It’s commonly believed that a drug in turkey meat, tryptophan, causes sleepiness after eating. But because the tryptophan levels in turkey are no higher than in most other fowl, why don’t we feel just as tired after ingesting something as common as a chicken sandwich? The effect has everything to do with what else we eat.
Ingestion of a meal rich in carbohydrates triggers the release of insulin, which in turn stimulates the uptake of amino acids into muscle, inadvertently increasing the ratio of tryptophan in the blood stream. Nutritionist Randal Farmer continues:
“Christmas and Thanksgiving dinner drowsiness is the result of a heavy meal rich in carbohydrates which, via an indirect mechanism, increases the production of sleep-promoting melatonin in the brain.”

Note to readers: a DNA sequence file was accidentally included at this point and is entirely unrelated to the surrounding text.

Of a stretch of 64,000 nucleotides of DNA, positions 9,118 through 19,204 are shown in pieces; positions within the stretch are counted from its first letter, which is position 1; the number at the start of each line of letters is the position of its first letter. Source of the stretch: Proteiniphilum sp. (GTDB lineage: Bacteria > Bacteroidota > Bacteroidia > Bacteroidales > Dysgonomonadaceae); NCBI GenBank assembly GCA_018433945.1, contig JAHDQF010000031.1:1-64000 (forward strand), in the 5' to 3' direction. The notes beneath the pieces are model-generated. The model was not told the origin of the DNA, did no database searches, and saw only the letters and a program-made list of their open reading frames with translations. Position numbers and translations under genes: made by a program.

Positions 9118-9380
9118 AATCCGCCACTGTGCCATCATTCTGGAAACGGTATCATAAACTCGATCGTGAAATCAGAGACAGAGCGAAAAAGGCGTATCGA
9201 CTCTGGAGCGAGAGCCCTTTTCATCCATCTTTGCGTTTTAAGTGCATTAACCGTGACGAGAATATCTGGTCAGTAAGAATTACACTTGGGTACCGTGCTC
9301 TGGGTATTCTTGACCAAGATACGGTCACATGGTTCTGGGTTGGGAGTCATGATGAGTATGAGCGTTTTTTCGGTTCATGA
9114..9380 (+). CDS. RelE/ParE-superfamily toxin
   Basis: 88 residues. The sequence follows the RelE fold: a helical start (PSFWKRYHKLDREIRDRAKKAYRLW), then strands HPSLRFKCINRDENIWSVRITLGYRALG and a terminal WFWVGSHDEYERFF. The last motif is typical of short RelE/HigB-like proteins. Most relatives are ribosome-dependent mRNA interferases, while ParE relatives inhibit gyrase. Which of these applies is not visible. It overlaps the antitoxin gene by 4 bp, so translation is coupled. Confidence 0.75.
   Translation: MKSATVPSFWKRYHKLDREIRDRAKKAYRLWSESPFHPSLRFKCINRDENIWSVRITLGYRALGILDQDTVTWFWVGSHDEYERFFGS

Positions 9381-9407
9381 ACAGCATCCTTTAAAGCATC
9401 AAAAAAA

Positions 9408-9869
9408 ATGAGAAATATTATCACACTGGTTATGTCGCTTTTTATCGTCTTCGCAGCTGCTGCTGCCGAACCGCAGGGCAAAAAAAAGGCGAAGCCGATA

Without our system’s preoccupation with other matters tryptophan would have no impact. This same indirect causation has been theorized by some to be a likely trigger of the coming zombie pandemic.
If the necessary ingredients for zombieism are already lying dormant in human beings, then the next undead outbreak may simply require another agent to come along and launch the nightmare. A new strain of flu, bacterial outbreak from tainted food, or changes in environmental conditions may be what it takes to spark the end of the world.
More evidence that the zombie plague could strike at any time for any reason. So don’t eat too much this holiday season. You need to stay alert!